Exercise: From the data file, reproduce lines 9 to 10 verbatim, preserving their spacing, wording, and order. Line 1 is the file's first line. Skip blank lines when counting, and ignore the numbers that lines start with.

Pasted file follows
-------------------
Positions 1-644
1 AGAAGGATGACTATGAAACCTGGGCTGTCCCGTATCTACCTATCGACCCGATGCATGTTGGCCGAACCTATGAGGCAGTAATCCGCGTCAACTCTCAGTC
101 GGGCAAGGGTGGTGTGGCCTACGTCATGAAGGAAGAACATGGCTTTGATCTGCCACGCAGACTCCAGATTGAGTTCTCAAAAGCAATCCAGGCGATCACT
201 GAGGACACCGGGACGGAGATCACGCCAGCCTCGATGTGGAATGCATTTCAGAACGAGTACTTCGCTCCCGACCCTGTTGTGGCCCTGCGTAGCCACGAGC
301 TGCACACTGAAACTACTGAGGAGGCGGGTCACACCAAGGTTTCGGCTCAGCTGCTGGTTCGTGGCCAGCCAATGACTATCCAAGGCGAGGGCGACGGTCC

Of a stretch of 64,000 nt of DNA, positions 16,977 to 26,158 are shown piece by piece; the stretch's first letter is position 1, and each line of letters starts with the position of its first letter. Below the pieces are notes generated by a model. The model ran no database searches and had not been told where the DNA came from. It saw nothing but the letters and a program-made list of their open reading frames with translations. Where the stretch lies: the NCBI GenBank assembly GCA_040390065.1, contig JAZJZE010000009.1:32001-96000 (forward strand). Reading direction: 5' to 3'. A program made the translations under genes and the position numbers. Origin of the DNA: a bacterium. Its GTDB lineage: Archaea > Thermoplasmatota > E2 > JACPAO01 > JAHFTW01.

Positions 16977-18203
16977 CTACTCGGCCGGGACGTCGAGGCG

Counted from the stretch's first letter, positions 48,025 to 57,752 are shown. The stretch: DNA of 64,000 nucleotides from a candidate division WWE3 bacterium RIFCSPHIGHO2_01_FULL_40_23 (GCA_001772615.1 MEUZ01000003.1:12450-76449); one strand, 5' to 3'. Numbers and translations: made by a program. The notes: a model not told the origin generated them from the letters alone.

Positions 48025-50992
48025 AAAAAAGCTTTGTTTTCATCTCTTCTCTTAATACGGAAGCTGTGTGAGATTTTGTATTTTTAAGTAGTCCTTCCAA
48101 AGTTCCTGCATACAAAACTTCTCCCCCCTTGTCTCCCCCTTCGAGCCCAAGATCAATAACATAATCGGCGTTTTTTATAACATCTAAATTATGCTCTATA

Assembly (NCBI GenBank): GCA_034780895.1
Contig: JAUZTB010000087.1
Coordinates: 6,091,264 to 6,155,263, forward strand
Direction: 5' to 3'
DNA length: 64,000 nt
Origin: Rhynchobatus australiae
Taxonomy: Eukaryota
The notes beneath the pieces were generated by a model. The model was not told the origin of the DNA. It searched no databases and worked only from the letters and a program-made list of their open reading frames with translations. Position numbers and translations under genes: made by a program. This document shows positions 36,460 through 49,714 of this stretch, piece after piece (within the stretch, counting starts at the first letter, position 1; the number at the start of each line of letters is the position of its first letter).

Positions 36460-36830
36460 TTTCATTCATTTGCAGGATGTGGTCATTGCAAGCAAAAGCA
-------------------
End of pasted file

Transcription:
Counted from the stretch's first letter, positions 48,025 to 57,752 are shown. The stretch: DNA of 64,000 nucleotides from a candidate division WWE3 bacterium RIFCSPHIGHO2_01_FULL_40_23 (GCA_001772615.1 MEUZ01000003.1:12450-76449); one strand, 5' to 3'. Numbers and translations: made by a program. The notes: a model not told the origin generated them from the letters alone.

Positions 48025-50992